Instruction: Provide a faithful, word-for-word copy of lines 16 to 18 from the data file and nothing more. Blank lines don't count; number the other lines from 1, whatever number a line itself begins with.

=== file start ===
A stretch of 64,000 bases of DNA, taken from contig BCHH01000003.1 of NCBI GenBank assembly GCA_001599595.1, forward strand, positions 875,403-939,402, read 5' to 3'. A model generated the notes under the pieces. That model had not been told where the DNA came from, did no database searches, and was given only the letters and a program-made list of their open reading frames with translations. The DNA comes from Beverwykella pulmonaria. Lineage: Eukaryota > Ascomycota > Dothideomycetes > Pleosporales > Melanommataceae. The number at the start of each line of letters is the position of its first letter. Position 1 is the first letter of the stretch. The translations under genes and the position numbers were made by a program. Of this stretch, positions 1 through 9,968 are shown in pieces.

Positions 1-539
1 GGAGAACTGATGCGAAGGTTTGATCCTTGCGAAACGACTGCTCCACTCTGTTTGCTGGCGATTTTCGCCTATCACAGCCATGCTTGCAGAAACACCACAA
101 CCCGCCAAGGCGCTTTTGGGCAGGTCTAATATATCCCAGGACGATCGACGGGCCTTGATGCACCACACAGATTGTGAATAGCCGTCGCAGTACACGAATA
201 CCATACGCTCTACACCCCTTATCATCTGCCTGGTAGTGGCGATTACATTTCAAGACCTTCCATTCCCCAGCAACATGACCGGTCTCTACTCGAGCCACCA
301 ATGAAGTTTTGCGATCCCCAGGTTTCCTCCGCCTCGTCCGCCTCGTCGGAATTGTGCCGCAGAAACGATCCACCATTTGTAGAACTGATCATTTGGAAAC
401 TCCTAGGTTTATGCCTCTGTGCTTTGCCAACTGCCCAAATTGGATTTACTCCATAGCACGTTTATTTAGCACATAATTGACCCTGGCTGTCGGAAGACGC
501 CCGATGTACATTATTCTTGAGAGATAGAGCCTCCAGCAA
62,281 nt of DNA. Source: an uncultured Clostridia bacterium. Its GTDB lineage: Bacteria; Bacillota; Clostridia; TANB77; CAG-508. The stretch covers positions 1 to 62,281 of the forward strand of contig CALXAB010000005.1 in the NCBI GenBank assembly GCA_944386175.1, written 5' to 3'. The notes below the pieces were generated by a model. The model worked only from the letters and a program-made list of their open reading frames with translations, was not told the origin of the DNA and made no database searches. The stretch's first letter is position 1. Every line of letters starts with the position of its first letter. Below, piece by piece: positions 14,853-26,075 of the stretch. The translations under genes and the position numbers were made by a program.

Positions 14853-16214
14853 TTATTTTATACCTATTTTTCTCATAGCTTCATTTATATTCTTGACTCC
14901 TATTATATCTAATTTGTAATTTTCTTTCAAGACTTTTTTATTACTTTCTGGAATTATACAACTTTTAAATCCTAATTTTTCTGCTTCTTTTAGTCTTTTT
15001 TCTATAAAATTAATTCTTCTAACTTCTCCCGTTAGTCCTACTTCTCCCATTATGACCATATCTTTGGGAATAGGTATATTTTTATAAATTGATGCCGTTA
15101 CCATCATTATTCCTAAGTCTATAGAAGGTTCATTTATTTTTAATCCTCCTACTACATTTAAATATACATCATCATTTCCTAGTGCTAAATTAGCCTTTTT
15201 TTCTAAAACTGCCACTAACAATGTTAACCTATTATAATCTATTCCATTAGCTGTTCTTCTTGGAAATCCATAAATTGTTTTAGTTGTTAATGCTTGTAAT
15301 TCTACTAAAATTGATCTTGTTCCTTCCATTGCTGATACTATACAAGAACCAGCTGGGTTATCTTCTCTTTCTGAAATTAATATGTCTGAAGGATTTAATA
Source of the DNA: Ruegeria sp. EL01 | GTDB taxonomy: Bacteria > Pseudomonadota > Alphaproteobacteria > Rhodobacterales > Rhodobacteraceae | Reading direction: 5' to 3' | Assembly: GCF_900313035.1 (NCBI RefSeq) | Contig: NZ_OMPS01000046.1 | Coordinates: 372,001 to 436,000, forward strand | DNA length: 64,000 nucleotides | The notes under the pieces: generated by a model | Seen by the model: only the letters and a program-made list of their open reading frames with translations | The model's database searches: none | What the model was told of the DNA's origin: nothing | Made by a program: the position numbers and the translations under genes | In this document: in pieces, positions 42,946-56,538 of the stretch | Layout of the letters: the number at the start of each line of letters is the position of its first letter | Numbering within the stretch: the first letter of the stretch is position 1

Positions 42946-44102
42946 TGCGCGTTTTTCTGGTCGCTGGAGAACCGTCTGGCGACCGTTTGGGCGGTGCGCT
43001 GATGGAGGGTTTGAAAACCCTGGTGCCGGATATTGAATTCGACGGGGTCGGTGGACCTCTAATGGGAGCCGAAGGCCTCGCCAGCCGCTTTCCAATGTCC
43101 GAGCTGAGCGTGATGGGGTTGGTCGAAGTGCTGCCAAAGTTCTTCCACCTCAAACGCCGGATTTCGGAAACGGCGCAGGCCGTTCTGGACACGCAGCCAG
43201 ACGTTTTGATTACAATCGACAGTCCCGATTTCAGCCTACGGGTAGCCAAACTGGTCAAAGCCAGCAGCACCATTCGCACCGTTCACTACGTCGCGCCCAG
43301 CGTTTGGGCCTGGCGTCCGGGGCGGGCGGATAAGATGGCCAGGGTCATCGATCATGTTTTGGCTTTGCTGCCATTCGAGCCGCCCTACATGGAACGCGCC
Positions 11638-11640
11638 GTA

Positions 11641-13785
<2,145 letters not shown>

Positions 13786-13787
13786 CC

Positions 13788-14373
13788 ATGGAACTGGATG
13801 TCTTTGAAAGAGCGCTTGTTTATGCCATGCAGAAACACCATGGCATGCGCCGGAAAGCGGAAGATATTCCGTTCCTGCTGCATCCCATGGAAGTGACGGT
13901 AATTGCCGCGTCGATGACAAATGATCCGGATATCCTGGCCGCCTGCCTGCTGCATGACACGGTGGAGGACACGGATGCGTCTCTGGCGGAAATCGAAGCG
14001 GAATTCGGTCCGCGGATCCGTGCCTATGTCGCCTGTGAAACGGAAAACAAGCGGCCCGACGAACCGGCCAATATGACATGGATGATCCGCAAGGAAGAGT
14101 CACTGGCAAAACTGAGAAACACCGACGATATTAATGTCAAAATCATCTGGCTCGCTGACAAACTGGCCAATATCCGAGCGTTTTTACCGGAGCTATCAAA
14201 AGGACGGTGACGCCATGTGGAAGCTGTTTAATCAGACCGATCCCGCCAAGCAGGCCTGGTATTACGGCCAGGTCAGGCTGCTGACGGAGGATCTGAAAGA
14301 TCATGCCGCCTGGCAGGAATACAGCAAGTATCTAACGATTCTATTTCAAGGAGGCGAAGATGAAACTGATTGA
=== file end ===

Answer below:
15301 TCTACTAAAATTGATCTTGTTCCTTCCATTGCTGATACTATACAAGAACCAGCTGGGTTATCTTCTCTTTCTGAAATTAATATGTCTGAAGGATTTAATA
Source of the DNA: Ruegeria sp. EL01 | GTDB taxonomy: Bacteria > Pseudomonadota > Alphaproteobacteria > Rhodobacterales > Rhodobacteraceae | Reading direction: 5' to 3' | Assembly: GCF_900313035.1 (NCBI RefSeq) | Contig: NZ_OMPS01000046.1 | Coordinates: 372,001 to 436,000, forward strand | DNA length: 64,000 nucleotides | The notes under the pieces: generated by a model | Seen by the model: only the letters and a program-made list of their open reading frames with translations | The model's database searches: none | What the model was told of the DNA's origin: nothing | Made by a program: the position numbers and the translations under genes | In this document: in pieces, positions 42,946-56,538 of the stretch | Layout of the letters: the number at the start of each line of letters is the position of its first letter | Numbering within the stretch: the first letter of the stretch is position 1

Positions 42946-44102